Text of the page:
The results of a pilot program between Fair Isaac Corp. and 12 big credit-card companies could ultimately help dealerships get auto loans approved for so-called thin files -- that is, customers with little or no credit history.
Fair Isaac, better known as FICO, is testing credit scores generated by “non-traditional” payment histories, such as paying cellphone and utility bills, which historically didn’t show up in credit scores.
FICO says the new credit scores, using data from LexisNexis and Equifax, could potentially provide credit scores for 15 million thin files.
Jeff Scott, a spokesman for FICO, told Automotive News the new scores could provide an “on ramp” to credit. The potential benefits to auto lenders and dealerships are probably down the road, he said.
“People who don’t have standard FICO Scores may be able to receive a score based on the alternative data,” he wrote in an email. “This can help people gain access to credit products, such as credit cards. After a person has a credit card, they are likely to get a traditional FICO Score within six months.”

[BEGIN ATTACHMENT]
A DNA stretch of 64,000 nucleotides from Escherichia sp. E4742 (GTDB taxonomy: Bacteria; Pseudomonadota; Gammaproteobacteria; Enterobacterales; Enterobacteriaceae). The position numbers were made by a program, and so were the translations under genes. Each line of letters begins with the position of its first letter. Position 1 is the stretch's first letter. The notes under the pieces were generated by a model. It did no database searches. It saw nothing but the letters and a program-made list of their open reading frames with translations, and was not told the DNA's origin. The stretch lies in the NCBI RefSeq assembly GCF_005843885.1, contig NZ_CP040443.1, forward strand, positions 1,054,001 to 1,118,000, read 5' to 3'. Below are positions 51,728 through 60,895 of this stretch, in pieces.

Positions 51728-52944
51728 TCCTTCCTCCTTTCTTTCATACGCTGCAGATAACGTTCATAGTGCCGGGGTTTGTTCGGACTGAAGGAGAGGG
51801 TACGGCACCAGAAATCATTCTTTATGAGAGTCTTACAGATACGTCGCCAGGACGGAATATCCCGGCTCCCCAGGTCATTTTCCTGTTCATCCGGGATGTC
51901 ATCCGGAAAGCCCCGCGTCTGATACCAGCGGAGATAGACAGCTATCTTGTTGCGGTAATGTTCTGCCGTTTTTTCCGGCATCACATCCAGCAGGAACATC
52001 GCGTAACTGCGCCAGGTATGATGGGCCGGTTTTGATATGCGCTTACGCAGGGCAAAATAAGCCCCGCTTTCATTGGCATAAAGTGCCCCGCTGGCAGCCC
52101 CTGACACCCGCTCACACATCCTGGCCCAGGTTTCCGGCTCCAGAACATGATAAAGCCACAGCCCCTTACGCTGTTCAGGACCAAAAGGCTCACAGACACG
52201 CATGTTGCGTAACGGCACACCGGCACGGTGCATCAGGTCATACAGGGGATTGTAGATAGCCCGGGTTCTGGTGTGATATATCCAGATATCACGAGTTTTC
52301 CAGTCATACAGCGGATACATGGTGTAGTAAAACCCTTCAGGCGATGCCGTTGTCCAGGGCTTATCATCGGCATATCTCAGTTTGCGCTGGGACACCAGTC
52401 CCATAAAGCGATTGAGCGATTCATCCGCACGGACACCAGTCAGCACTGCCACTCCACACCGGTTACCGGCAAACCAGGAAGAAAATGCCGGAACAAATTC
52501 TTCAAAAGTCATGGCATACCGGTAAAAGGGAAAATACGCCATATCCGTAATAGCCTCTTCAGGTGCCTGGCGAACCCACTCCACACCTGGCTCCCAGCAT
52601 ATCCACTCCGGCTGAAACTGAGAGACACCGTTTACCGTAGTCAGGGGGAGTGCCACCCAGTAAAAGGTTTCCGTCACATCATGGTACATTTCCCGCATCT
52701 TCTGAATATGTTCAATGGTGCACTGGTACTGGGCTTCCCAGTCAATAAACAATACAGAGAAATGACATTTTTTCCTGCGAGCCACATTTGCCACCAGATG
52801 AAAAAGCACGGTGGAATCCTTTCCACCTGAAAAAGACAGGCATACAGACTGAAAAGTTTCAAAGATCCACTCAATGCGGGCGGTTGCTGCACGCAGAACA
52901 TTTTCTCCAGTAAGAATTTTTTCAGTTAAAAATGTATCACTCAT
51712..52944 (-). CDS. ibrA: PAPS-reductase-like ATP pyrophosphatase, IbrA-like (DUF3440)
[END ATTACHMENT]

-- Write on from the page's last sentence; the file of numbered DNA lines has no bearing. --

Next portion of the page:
FICO, of San Jose, Calif., expects to make the new credit scores available to more lenders later this year.
VantageScore Solutions of Stamford, Conn., a FICO rival, is also working on assigning credit scores to thin files.
Analysts say lenders are eager to solve the problem of thin files because of the growing purchasing power of millennials, consumers born in the 1980s and ’90s. Many millennials haven’t established credit yet through the purchase of a home or auto, but most of them likely have a cellphone.